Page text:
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Breath of the Spirit
Pastoral, Liturgical, Teaching, and Social Justice Moments brought to you by DignityUSA.
Breath of the Spirit is our electronic spiritual and liturgical resource for our members and potential members. Nothing can replace your chapter or other faith community but we hope you will find further support here for integrating your spirituality with your sexuality and all the strands of your life.
But no one originally thought of that group as the church’s first bishops. They were simply a classic symbol of the historical Jesus’ plan to offer his reform to all of Israel’s twelve tribes.
AUGUST 13TH, 2017: NINEENTH SUNDAY OF THE YEAR
I Kings 19:9a, 11-13a
Today’s three readings are quite disturbing. They surface things many of us would rather keep under a theological lock and key. Perhaps some of the stuff we learned in catechism class “ain’t necessarily so.”
The “thing” in our first reading occurs immediately after today’s liturgical passage. It’s consoling to us believers to know that Yahweh speaks to Elijah not in wind, an earthquake, and fire, but in “a tiny whispering breeze.” Couldn’t be a more pleasant encounter. Yet what God asks the prophet in this specific situation is more than unsettling. He/she demands to know, “What are you doing here?”
Elijah is running away from Jezebel, the Israelite Queen who’s put a contract out on his life. Thankfully, Yahweh helped him escape to Mount Horeb (Sinai) by providing him with sufficient food and water to trek 40 days and 40 nights through the wilderness. But now God abruptly informs him he shouldn’t be there. He insists the prophet return to Israel and forcibly confronts this idolatrous queen. After giving him the means to get to Horeb, Yahweh insists he’s in the wrong place!
Did something parallel ever happen to you? Is it possible for God to change God’s mind?
We know from today’s Romans pericope that something parallel did happen to Paul of Tarsus. He’s spent a lifetime trying to be as good a Jew as he could possibly be, adhering to all the Mosaic 613 laws. Yet through his experience of the risen Jesus, he’s discovered God wants him to go beyond those regulations and become another Christ. Justification – doing what God wants you to do - has taken on a completely new meaning for this Apostle to the Gentiles.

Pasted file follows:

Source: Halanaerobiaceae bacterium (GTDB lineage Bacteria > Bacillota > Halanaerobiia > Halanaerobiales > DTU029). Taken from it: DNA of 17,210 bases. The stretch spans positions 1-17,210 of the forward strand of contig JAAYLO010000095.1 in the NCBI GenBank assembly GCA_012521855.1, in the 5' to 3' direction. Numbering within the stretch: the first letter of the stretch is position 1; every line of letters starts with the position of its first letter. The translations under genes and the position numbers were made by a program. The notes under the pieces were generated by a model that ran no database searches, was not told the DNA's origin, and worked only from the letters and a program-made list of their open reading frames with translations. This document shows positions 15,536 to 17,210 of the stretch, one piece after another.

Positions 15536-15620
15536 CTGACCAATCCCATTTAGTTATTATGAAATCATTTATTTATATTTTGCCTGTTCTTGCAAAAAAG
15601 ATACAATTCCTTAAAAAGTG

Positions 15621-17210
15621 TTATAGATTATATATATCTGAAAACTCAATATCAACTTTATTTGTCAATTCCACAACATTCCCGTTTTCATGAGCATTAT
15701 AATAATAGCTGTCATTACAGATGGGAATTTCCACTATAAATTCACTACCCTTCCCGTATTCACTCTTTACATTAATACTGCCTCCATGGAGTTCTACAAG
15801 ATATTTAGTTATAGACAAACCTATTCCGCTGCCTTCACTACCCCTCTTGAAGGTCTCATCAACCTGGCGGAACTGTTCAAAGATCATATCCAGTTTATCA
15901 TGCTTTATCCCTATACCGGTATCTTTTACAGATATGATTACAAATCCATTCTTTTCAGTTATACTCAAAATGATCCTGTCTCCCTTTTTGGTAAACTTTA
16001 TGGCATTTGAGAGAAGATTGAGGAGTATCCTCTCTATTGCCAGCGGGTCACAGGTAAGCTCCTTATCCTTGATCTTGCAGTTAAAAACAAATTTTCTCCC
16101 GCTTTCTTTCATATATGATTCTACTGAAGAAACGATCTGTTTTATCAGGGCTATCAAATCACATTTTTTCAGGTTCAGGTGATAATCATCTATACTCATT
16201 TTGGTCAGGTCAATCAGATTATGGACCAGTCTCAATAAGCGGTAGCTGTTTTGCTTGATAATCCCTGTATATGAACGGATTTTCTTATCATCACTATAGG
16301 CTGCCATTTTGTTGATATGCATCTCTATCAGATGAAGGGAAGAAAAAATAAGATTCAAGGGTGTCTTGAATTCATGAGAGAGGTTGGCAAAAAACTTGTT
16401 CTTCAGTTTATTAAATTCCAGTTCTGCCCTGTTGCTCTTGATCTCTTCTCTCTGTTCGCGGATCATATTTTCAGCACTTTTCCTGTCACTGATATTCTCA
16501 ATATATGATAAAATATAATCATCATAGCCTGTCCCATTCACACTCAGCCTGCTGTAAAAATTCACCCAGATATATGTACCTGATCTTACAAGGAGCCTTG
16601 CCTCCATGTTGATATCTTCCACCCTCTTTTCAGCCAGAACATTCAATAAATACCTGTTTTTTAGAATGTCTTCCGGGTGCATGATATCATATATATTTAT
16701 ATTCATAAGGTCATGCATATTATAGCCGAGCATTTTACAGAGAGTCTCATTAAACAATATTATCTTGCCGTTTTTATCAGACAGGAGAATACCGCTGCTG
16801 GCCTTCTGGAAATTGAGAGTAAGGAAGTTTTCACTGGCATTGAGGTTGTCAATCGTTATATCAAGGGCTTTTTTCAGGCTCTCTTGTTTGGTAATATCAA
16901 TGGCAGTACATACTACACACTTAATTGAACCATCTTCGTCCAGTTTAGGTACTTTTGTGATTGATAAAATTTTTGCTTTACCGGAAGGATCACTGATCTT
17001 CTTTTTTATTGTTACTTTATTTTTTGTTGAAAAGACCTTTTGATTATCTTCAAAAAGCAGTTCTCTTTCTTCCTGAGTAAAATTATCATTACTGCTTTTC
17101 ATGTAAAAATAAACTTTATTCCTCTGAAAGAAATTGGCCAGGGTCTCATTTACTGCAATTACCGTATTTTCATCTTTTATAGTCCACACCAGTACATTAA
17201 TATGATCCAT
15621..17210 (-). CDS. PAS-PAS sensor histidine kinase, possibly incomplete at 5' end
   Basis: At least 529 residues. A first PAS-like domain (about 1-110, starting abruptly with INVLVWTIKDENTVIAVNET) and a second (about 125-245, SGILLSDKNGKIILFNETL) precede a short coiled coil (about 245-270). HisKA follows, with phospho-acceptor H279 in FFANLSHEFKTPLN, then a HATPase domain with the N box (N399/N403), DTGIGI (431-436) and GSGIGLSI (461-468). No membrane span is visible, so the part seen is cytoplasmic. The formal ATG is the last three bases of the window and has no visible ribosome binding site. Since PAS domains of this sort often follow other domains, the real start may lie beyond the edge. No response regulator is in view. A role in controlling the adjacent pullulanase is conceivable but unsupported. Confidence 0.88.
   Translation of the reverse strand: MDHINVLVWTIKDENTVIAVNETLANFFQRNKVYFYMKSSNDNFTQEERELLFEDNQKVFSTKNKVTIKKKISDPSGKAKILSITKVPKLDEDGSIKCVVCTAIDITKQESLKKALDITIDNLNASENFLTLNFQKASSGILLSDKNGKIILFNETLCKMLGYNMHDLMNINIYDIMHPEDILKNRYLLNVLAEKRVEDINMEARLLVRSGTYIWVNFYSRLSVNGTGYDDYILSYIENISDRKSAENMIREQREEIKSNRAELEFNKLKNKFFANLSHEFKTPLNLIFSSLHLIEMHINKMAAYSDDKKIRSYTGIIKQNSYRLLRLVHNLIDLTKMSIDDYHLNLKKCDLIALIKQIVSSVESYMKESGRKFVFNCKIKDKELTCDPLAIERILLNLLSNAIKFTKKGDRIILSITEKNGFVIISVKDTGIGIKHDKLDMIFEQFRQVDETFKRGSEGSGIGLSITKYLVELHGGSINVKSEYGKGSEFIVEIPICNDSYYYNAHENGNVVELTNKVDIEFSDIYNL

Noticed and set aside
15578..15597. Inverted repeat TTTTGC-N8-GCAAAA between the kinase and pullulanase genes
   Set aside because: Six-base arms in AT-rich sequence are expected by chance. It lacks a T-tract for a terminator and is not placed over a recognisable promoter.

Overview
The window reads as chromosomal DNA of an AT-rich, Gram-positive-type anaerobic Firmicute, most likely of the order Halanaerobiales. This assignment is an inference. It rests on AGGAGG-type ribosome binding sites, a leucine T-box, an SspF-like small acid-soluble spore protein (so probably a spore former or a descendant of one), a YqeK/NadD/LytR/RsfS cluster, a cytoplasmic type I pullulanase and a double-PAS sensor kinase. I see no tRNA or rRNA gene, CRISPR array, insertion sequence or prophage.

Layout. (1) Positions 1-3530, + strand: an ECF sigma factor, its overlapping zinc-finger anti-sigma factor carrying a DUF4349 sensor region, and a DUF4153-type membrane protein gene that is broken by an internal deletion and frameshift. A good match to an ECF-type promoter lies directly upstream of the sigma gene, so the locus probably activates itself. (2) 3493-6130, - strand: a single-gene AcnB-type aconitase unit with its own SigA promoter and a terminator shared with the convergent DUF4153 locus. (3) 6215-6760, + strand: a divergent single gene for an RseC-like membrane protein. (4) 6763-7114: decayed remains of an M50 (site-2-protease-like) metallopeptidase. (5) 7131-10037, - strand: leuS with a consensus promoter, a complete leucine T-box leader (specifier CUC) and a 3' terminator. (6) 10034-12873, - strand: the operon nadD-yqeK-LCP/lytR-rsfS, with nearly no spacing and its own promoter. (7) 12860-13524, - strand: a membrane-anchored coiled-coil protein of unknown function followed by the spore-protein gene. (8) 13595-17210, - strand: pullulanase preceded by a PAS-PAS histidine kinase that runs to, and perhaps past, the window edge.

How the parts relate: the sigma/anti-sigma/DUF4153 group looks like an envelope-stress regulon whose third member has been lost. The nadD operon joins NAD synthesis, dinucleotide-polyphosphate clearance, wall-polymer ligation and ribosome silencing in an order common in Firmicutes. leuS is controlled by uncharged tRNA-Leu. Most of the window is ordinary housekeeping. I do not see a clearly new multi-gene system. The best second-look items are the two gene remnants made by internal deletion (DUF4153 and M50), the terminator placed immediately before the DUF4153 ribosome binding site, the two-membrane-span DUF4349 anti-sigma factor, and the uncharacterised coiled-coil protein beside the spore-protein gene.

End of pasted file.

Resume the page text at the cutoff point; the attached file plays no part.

Yet Paul claims he would be willing to give up all those saving insights and be “cut off from Christ” if only his fellow Jews would embrace this unexpected path to justification. With countless acts of anti-Semitism in our not too distant Christian past, it’s difficult for us to appreciate Paul’s frame of mind. That’s simply not how a lot of us were “brought up.” To say our faith springs from and revolves around Judaism is an understatement. But it’s something few of us have ever been encouraged to explore.
Neither have we Catholics been encouraged to explore Peter’s sinking in today’s gospel pericope. Accustomed to applying just one biblical verse to the leader of the Twelve – Matthew 16:18: “You’re the rock and on this rock I’m going to build my church!” – we conveniently forget the other things said to Peter in the Christian Scriptures. Things like, “Get behind me, Satan!” or today’s statement, “O you of little faith.”
Our evangelists had no idea this poor, probably illiterate fisherman would one day morph into the first Roman Catholic infallible pope. As I mentioned above, he functions as the gospel leader of the Twelve. But no one originally thought of that group as the church’s first bishops. They were simply a classic symbol of the historical Jesus’ plan to offer his reform to all of Israel’s twelve tribes. For this Galilean carpenter, the tribe of Naphtali was just as important as the tribe of Judah. And he demonstrated that conviction by traveling around with the Twelve: a group meant to bring back memories of the twelve sons of Jacob.
Matthew believes anyone – even Peter – can eventually stop focusing on Jesus and make other things a priority. When that happens, the person begins to sink, overwhelmed by those other things.
It’s interesting today that we once again have a pope – Francis - who personally focuses on Jesus, and challenges us to do the same. No wonder he faces opposition. We’re a little out of practice. Many of us simply haven’t done that for a while.
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